Crime Magazine is about true crime: organized crime, celebrity crime, serial killers, corruption, sex crimes, capital punishment, prisons, assassinations, justice issues, crime books, crime films and crime studies.
June 18, 2012
Clay Laverne Shaw
Clay Shaw's acquittal on conspiracy charges to assassinate President John F. Kennedy owes a great deal to his willingness to perjure himself at that 1969 trial.
by Don Fulsom
Clay Shaw (a.k.a. Clay Bertrand) holds the distinction of being the only individual ever tried as part of an alleged conspiracy to murder President John F. Kennedy. In 1969, after a 39-day trial, a New Orleans jury took less than an hour to find the wealthy local businessman not guilty.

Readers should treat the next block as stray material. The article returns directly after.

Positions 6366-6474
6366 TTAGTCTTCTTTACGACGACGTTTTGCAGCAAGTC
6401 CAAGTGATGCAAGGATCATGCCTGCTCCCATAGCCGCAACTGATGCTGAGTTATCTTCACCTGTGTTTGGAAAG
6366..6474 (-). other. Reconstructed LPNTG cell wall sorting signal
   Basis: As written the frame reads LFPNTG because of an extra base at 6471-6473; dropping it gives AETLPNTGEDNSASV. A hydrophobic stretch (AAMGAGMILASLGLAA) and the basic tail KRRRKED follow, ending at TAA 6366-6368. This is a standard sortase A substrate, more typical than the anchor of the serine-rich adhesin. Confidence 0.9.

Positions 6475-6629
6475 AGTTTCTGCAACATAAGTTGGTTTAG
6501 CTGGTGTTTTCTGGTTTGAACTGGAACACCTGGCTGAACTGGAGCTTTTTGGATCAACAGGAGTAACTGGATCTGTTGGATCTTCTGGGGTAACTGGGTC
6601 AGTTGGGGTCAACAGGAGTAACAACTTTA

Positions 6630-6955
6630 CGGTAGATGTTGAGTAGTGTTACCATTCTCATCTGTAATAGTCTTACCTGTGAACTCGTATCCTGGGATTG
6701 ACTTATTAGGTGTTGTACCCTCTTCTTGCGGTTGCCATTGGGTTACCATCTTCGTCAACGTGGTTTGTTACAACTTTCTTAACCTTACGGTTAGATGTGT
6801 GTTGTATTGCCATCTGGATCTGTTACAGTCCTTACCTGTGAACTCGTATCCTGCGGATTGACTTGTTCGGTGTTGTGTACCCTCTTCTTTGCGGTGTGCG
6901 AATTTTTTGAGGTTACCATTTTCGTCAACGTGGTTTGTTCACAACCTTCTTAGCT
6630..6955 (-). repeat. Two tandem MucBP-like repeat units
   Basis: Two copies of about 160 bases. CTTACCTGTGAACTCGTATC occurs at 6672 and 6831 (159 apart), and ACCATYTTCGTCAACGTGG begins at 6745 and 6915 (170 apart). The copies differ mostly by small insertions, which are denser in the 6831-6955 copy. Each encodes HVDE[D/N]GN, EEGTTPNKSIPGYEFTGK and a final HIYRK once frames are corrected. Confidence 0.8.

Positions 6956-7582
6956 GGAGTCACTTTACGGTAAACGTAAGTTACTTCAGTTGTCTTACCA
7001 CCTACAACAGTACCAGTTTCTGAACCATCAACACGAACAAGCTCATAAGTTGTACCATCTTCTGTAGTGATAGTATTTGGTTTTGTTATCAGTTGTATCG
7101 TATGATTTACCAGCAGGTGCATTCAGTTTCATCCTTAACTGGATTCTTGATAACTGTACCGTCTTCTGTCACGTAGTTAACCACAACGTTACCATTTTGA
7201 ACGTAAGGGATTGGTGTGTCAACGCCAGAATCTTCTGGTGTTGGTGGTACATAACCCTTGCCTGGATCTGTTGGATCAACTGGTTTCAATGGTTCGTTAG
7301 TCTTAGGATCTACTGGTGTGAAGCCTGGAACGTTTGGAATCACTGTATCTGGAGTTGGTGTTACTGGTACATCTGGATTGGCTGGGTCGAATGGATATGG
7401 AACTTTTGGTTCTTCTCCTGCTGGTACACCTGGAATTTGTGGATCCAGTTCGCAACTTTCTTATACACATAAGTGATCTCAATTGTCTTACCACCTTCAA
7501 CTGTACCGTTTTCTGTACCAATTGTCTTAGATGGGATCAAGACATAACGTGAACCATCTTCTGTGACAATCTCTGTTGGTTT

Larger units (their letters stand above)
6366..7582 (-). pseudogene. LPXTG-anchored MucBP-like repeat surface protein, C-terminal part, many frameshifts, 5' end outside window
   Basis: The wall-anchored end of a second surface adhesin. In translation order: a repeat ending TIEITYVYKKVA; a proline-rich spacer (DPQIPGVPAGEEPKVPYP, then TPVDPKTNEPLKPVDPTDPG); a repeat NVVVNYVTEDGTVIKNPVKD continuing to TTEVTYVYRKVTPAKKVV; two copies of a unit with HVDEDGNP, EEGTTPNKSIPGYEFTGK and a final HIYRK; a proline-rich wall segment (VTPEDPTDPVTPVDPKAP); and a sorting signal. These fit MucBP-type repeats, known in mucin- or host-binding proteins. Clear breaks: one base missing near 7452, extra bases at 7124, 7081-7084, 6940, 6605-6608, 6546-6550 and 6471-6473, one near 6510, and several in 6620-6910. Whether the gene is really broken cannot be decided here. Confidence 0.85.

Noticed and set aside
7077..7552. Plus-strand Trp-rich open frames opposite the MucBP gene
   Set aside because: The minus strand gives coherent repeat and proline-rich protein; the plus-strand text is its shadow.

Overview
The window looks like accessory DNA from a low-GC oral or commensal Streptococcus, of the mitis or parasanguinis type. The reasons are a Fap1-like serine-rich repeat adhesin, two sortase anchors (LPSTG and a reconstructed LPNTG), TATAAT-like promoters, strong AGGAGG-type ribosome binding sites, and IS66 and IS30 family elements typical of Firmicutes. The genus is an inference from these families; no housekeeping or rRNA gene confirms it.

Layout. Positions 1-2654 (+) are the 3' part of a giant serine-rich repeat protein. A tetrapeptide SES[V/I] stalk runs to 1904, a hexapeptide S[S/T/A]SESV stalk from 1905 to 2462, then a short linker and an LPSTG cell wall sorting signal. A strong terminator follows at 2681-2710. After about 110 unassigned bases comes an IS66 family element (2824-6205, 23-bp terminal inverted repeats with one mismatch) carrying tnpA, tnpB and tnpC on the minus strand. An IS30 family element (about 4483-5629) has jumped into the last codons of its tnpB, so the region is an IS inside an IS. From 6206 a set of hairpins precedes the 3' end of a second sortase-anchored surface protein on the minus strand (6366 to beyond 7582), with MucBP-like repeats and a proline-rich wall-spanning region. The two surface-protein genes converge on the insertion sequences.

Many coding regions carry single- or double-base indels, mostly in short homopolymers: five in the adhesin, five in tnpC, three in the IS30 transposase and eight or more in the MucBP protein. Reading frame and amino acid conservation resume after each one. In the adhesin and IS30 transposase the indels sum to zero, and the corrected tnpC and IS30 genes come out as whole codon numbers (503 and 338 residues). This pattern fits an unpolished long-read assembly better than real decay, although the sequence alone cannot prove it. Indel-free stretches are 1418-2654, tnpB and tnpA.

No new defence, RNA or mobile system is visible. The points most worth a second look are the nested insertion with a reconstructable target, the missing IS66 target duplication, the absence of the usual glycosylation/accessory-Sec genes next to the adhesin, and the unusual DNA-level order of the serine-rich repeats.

Then 55, the tall, white-haired, distinguished looking Shaw was indicted and tried by a rather flamboyant ex-FBI agent—the parish’s controversial district attorney, Jim Garrison. The D.A. and his staff produced enough evidence to convince the jury there was a conspiracy—but the jurors said Shaw did not participate in it. Could the jury have been mistaken on Shaw? Looking at the case through history’s rear-view mirror, yes indeed.
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